“I strongly believe that the banking industry has to transform since traditional business models are not going to be economically viable in the long run. Experience shows, however, that many banks are struggling with this. Transformation should be about fundamental changes, those that impact customer experience, as well as those related to operational and financial performance. Banks’ approach to the labour market should also reflect such changes, since Gen Z have different values and workplace expectations, which are driven by technological savvy and agility. On the other hand, banking is a highly regulated industry. Often it is the regulatory and compliance requirements that can cause delays in new initiatives out of an abundance of caution, but also due to limits such requirements may pose on available resources and other constraints. This segment should be addressed carefully through better planning and dialogue with the regulator, which then can bring about improvements.”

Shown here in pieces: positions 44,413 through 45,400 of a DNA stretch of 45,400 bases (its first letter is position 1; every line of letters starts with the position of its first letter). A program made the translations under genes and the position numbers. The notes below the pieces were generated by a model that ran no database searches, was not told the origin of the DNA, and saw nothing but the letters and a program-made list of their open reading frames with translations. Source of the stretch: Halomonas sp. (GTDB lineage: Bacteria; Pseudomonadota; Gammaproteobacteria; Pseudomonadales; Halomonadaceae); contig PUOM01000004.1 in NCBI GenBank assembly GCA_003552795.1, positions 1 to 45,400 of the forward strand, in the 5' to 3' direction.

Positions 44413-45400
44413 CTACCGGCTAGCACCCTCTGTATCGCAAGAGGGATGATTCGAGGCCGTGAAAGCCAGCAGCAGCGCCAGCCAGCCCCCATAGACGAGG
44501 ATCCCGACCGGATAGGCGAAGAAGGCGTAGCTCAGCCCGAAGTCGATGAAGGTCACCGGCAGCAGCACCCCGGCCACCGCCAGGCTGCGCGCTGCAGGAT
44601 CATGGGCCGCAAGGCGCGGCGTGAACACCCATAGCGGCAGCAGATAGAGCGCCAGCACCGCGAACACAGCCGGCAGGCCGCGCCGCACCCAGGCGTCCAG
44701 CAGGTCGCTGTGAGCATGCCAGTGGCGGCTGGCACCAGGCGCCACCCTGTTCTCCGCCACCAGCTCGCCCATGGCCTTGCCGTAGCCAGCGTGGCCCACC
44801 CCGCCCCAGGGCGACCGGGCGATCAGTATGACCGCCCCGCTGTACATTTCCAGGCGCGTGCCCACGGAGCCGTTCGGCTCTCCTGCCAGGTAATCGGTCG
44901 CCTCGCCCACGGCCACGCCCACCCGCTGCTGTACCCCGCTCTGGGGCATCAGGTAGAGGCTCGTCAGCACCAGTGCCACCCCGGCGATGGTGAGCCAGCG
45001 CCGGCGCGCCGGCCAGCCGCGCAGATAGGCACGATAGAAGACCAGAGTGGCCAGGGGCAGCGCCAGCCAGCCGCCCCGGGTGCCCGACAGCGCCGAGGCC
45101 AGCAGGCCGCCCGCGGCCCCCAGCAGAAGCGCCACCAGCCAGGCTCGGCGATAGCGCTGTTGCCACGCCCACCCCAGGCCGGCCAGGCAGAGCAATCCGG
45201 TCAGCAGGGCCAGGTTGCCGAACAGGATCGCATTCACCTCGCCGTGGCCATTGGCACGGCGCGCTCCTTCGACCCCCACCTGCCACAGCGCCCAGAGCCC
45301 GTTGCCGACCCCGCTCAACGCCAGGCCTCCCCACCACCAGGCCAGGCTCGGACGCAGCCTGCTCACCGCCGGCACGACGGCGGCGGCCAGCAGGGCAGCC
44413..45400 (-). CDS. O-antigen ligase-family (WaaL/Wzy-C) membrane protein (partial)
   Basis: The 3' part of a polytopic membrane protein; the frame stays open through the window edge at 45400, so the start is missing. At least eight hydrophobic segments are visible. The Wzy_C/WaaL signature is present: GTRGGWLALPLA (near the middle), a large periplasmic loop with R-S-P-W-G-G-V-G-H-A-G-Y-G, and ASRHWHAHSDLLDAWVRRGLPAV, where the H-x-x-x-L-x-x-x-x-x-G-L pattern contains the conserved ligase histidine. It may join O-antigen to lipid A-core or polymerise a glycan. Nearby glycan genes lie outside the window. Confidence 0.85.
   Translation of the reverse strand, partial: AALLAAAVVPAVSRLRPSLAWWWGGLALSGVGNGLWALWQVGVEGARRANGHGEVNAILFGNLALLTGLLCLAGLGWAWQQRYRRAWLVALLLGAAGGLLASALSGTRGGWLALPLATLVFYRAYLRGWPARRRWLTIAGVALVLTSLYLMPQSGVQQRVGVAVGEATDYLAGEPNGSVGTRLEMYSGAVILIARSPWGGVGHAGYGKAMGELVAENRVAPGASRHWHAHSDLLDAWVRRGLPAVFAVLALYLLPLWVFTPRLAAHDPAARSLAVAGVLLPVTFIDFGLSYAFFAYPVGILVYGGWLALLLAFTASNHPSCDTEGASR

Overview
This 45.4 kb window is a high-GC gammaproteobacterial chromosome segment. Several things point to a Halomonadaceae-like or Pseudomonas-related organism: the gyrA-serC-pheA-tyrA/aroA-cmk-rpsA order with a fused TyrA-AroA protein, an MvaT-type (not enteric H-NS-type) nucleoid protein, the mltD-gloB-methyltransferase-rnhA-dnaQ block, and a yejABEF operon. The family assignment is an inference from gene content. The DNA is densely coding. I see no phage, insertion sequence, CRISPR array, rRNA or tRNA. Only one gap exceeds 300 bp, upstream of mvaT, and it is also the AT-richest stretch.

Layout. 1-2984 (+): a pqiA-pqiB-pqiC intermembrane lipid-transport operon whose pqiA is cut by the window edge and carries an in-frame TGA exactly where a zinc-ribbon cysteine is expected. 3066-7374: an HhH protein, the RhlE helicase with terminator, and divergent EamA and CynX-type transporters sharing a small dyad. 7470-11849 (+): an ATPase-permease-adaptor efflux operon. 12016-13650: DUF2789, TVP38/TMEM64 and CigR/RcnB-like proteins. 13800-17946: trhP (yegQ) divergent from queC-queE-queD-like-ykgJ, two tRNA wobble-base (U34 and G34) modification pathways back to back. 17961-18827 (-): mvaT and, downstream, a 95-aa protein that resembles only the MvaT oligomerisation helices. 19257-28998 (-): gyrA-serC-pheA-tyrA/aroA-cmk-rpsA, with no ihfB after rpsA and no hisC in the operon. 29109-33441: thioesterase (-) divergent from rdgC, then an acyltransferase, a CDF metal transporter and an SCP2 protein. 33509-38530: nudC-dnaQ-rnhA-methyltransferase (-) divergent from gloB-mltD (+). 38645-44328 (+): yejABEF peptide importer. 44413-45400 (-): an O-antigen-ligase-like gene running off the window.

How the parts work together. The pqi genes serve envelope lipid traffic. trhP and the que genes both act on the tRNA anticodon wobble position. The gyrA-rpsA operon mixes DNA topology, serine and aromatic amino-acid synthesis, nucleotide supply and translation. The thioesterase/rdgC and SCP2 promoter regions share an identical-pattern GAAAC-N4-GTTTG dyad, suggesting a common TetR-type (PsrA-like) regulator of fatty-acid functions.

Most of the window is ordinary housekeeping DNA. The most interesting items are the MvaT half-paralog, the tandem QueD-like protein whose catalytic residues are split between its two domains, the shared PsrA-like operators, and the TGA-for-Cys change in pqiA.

- Slavica Pavlovic, President of the Executive Board at Eurobank Direktna banka, Serbia

CEE business leaders see technological change as the biggest driver of how they will do things differently in the next three years

Technological change is predicted to be the main driver of transformation in the way companies create, deliver and capture value in the next three years by CEOs in CEE. Business leaders in CEE are 20% more likely to predict technological change impacting their operations in the next three years than it did during the previous five years. While technological change is seen by CEOs as the most important driver of new approaches in the next three years both globally (56%) and in CEE (57%), it is notable just how much more important it is seen to be in CEE for the next three years compared with how it was viewed over the last five years.